No one can agree on what Avatar really means, but what if its message is more dangerous than it appears on the surface.In a matter of hours, barring a miracle on Oscar night, laurels will come raining down upon the very large head of James Cameron-a testament to the very large middle of American politics. For how could a film that equally incensed the Right (for its hammy indictment of imperialism, corporate greed and environmental exploitation) and the Left (for its alleged rascism, rehabilitation of the noble savage and overall macho posture) be so widely adored? Well, how about because the film is historic and groundbreaking technically, because the malleability of its ideology means there is something for everybody and because it is utterly enthralling-so much so that many people have reported feelings of suicidal depression after seeing it because when they wake up the next day they realize that reality just doesn't measure up to Pandora.It is sort of ridiculous to see pundits tripping over themselves to come up with novel accusations of a movie that clearly at its core is not really all that committed to any particular political narrative-an "all-purpose allegory" as one critic called it. In case you doubted Cameron's cynicism check out his Playboy interview. Addressing the hotness of the Na'vi, he says: "Right from the beginning I said, ‘She's got to have tits,' even though that makes no sense because her race, the Na'vi, aren't placental mammals."And yet, perhaps there is something to take away from this "ideological Rorschach blot."Remember this? About midway through the movie, the Na'vi come together in a mass ceremony. All sitting crossed-legged, facing an elevated platform on which stands their leader, the Na'vi join hands and sway back and forth, chanting. The camera pulls back and elevates, revealing a sea of the blue people locked in their collective, ecstatic ritual, summoning the spirits of the Natural World, one Na'vi indistinguishable from the next. "It's Green Facism," I said to my wife.A month later this joking revelation was still jangling around my head. So I did some "research"- meaning I trolled around on the Internet for a while. It was a productive session. Before long I came across Armound White's passing reference to the "latent fascism in [Cameron's] style." White makes this reference in connection with that scene of "sexualized conquest" when Jake Sully first learns how to dominate an animal in the Na'vi way, feeling its breath and "pulsing loins" then "docking his wriggling tail" into the animal. Yet, White simply lets this intriguing but startling accusation pass without further comment. What the hell is he talking about?Luckily, a stray blogger named John Shade led me to a piece of writing that really brought the comparison home: Susan Sontag's "Fascinating Fascism."The Sontag article, which I passionately recommend reading in its entirety, is a classic review of the celebrated Nazi propagandist Leni Reifensthal's late career photo essay, The Last of the Nuba. Sontag's point is that the fascist sympathies and racial preoccupations that guide Reifensthal's work for the Nazis also can be seen in her photographic work on the Nuba people in Africa. You can uncannily substitute Cameron's name whenever Sontag mentions Reifensthal and substitute the Na'vi whenever Sontag mentions the Nuba. The entire Sontag article could just as well have been a review of Avatar. A reduction of her argument:
"…The Last of the Nuba [Avatar] is about a primitivist ideal: a portrait of a people subsisting untouched by "civilization," in a pure harmony with their environment…"…What is distinctive about the fascist version of the old idea of the Noble Savage is its contempt for all that is reflective, critical, and pluralistic. In Riefenstahl's [Cameron's] casebook of primitive virtue, it is hardly the intricacy and subtlety of primitive myth, social organization, or thinking that are being extolled. She [he] is especially enthusiastic about the ways the Nuba [Na'vi] are exalted and unified by the physical ordeals of their wrestling matches, in which the "heaving and straining" Nuba [Na'vi] men, ‘huge muscles bulging,' throw one another to the ground-fighting not for material prizes but ‘for the renewal of sacred vitality of the tribe'…So what? And what is fascism anyway? Good luck finding a concise or clear definition. We are kind of foggy on that. Presently, the word is most commonly used to cast aspersions on a particular political stance or belief. The implication is that if you are fascist you seek to impose a vision of the world on a group of people and that vision generally contains some notion of moral superiority. If you are fascist you seek conformity and indoctrination. You exclude. The great fear is that if such a tendency becomes impassioned and state-sponsored, genocide and misery follow. For Sontag the fascist impulse is rooted in, or at least finds support in, romantic ideals about what is Natural and Beautiful and Primitive because these ideals provide a justification for presumed superiority, the notion of a chosen people and the submission of the individual will to the group.Here it is in the words of a Nazi, from Ernst Lehmann's Biologischer Wille. Wege und Ziele biologischer Arbeit im neuen Reich:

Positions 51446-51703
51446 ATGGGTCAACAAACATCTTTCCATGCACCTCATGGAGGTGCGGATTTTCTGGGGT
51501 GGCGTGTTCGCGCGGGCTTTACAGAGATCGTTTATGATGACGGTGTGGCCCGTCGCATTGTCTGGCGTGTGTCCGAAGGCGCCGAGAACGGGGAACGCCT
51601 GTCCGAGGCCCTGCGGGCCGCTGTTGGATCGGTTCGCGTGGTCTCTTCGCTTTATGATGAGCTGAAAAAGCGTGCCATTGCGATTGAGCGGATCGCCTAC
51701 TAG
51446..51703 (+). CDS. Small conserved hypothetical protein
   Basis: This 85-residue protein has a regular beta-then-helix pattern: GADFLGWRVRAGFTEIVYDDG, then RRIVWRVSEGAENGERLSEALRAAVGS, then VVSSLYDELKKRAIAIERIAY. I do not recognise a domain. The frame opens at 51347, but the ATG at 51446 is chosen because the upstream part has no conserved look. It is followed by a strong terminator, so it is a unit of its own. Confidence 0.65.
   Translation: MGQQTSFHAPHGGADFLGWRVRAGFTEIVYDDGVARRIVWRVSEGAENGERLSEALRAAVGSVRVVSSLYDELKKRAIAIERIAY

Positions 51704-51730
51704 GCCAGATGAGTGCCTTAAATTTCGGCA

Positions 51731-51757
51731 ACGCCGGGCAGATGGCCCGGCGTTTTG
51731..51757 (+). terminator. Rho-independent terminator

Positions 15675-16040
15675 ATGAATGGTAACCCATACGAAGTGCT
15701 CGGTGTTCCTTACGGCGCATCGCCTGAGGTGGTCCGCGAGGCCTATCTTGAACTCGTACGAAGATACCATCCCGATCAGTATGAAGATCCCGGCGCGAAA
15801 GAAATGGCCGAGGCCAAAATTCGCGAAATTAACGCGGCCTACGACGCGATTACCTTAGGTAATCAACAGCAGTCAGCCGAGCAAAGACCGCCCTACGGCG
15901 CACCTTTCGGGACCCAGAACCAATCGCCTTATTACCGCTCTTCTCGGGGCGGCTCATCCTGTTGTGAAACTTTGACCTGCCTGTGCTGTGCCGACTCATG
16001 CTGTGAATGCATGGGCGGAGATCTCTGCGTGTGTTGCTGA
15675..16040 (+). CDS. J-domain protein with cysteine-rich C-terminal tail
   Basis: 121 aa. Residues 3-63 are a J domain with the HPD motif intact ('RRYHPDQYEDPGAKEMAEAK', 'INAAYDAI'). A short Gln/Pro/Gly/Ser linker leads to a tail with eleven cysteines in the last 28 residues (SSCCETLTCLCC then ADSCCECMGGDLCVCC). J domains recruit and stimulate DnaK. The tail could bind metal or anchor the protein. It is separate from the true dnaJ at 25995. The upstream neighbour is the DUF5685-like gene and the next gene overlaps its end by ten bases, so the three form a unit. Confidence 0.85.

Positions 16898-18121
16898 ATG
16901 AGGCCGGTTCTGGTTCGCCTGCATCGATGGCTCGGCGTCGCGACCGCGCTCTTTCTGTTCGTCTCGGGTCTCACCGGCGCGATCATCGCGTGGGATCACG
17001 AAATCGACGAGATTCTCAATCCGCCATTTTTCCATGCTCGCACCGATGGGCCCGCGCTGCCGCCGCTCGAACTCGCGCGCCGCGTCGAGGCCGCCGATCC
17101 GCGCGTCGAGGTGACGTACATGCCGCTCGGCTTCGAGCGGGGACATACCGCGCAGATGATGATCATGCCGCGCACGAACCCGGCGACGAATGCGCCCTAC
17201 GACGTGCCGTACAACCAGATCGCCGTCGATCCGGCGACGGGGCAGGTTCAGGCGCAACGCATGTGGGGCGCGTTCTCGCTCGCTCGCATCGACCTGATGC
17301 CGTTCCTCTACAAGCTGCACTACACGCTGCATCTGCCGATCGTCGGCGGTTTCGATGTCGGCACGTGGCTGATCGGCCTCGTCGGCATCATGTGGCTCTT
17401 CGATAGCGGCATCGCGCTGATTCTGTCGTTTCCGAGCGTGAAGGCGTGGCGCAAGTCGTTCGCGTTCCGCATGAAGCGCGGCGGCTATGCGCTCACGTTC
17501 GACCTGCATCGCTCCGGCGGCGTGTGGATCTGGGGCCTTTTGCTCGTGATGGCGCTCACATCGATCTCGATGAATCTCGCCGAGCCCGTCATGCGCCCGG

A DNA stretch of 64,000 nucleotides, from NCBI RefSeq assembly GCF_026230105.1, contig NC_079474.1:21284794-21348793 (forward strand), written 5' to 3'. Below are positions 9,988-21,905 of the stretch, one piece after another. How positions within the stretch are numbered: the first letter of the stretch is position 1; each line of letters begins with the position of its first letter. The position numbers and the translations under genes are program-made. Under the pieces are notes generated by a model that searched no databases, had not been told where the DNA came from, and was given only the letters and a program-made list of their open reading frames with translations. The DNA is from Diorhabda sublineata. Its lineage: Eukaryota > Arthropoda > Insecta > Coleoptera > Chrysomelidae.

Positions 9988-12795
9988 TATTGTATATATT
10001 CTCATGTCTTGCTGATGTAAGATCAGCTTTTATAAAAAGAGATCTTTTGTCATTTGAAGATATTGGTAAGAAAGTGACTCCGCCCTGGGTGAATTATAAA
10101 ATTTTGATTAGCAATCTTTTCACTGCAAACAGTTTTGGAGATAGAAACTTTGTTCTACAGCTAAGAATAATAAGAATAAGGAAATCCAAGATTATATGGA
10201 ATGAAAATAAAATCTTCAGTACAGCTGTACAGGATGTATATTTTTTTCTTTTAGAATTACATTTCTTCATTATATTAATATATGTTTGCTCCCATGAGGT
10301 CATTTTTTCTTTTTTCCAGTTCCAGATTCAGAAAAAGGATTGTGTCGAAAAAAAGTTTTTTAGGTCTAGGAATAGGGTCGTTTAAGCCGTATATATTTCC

"We recognize that separating humanity from nature, from the whole of life, leads to humankind's own destruction and to the death of nations… [The] striving toward connectedness with the totality of life, with nature itself, a nature into which we are born, this is the deepest meaning and the true essence of National Socialist thought."Or, say, of Na'vi thought. Consider a few things about the blue people: 1) they don't allow anybody into their presence that looks or speaks differently (Jake Sully must not only adopt their highly uniform appearance but also their customs, language and ultimately their God); 2) their existence is primarily athletic and highly sexualized; 3) they are ruled by a charismatic leader whose will they seem to follow without debate or question; 4) they alone are plugged into Nature, with which they ostensibly live in harmony.And consider Avatar's core narrative: a man who is crippled, finds the "rebirth of body" and triumph of his will by returning to this absolutist primitive ideal (the scientist, his guide, cannot follow him). Avatar is, as Sontag writes about Riefenstahl, a story about "achieved community, in which triumph over everyday reality is achieved by ecstatic self-control and submission." This is undoubtedly one of the reasons the movie is so popular: because everyone feels powerless and disenfranchised in some way and everyone enjoys the feelings of liberation the movie inspires. This is also why depression the next day can be so brutal for some people. They are slammed back into their burdened, crippled reality.Yet all this is not to say that I think Cameron is fascist or even that the movie is fascist, per se. Again, I think the movie is totally committed to entertainment and only employs whatever ideology Cameron thinks will get us even more amped. What requires a short pause for reflection is the very desires that the "latent fascism" of the movie calls up in us the viewers.It is worth reflecting on this particularly in light of some people's tendency to view the movie as some sort of eco-epic. But the understanding of the risks of climate change have come through the application of the good old post-Enlightenment work ethic and even through the dreaded technology. We are onto appreciating Nature as Network, the landscape as history and the environment as contingent. It's no good to resort to Nature spiritualism and fetishization of Native nobility. In my view, the idea of Nature put forward in Avatar is out-of-date, lazy, pornographic, and potentially dangerous for its very orthodoxy. We may think we are invulnerable to fascism and exclusionary violence. But we are not. Judging from the ecstatic response of the Navi-idealizing among us, a worst case climate scenario could very well bring on the rise of green fascism. Eyes open.Now let's get to oogling the stars on the red carpet.Guest blogger Ed Morris is the co-founder and director of the Canary Project.